Cheney kept secret resignation letter as vice president
WASHINGTON — Dick Cheney kept a secret resignation letter in a safe while he was vice president in case his shaky health suddenly deteriorated, he said in an interview released Wednesday.
Cheney, who has a long history of heart problems, said that he signed the letter two months after entering office with president George W. Bush in 2001. It was always in a safe and only one staff member knew about it, he said.
“I did it because I was concerned… for a couple of reasons,” Cheney told NBC television in an excerpt of an interview that will air on Monday.
“One was my own health situation. The possibility that I might have a heart attack or a stroke that would be incapacitating. And there is no mechanism for getting rid of a vice president who can’t function,” Cheney said.
The US Constitution’s 25th Amendment allows for the removal of the president if the vice president and the majority of the cabinet agree that the head of state is incapacitated. It does not mention a scenario of an ill vice president.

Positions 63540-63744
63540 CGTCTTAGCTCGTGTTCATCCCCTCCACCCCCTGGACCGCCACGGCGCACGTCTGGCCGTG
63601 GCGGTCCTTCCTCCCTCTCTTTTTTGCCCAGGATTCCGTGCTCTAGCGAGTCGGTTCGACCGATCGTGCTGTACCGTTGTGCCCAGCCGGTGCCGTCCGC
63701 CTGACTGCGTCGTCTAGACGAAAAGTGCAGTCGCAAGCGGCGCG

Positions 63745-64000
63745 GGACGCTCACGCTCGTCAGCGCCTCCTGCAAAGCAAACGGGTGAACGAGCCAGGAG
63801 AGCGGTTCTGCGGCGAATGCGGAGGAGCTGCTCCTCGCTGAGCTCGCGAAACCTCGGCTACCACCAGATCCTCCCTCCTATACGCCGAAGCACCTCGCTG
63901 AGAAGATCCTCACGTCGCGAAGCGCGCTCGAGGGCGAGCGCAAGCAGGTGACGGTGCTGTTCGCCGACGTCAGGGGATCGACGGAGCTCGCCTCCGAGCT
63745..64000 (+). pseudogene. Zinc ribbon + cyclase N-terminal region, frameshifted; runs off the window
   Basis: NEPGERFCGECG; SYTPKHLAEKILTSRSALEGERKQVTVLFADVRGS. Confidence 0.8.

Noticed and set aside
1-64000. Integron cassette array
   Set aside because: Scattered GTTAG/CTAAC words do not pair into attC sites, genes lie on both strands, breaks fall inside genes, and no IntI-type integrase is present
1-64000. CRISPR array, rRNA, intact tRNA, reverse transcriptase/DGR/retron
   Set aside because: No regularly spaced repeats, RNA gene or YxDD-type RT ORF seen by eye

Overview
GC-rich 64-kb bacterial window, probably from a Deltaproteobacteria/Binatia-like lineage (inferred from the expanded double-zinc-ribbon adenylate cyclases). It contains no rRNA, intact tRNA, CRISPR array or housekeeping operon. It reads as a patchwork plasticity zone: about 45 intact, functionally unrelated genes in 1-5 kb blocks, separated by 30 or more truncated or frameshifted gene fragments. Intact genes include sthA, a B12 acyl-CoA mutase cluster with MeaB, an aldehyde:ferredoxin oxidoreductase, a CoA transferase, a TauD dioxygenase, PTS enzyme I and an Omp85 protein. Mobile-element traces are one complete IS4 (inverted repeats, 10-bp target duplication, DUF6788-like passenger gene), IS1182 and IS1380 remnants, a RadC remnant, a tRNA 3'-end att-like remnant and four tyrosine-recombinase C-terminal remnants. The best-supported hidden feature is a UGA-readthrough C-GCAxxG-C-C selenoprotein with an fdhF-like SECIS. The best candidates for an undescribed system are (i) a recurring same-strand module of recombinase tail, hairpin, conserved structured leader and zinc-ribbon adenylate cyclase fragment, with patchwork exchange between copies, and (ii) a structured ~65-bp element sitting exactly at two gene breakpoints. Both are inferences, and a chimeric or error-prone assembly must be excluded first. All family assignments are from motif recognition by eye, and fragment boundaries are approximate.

Cheney, who suffered his first heart attack in 1978 at age 37, remains a prominent Republican and will soon publish a book entitled, “In My Time.”
“There are gonna be heads exploding all over Washington,” Cheney said of the book.
In the NBC interview, Cheney stood firm in his support for waterboarding of terrorism suspects. President Barack Obama on taking over in 2009 declared an end to techniques considered torture.
“I would strongly support using it again if we had a high value detainee and that was the only way we could get him to talk,” Cheney said.
Cheney, often portrayed as a hawk and Washington insider who encouraged the younger Bush to pursue the war in Iraq, said that his book would not upset the former president.
“I didn’t set out to embarrass the president or not embarrass the president,” Cheney said. “If you look at the book, there are many places in it where I say some very fine things about George Bush. And believe every word of it.”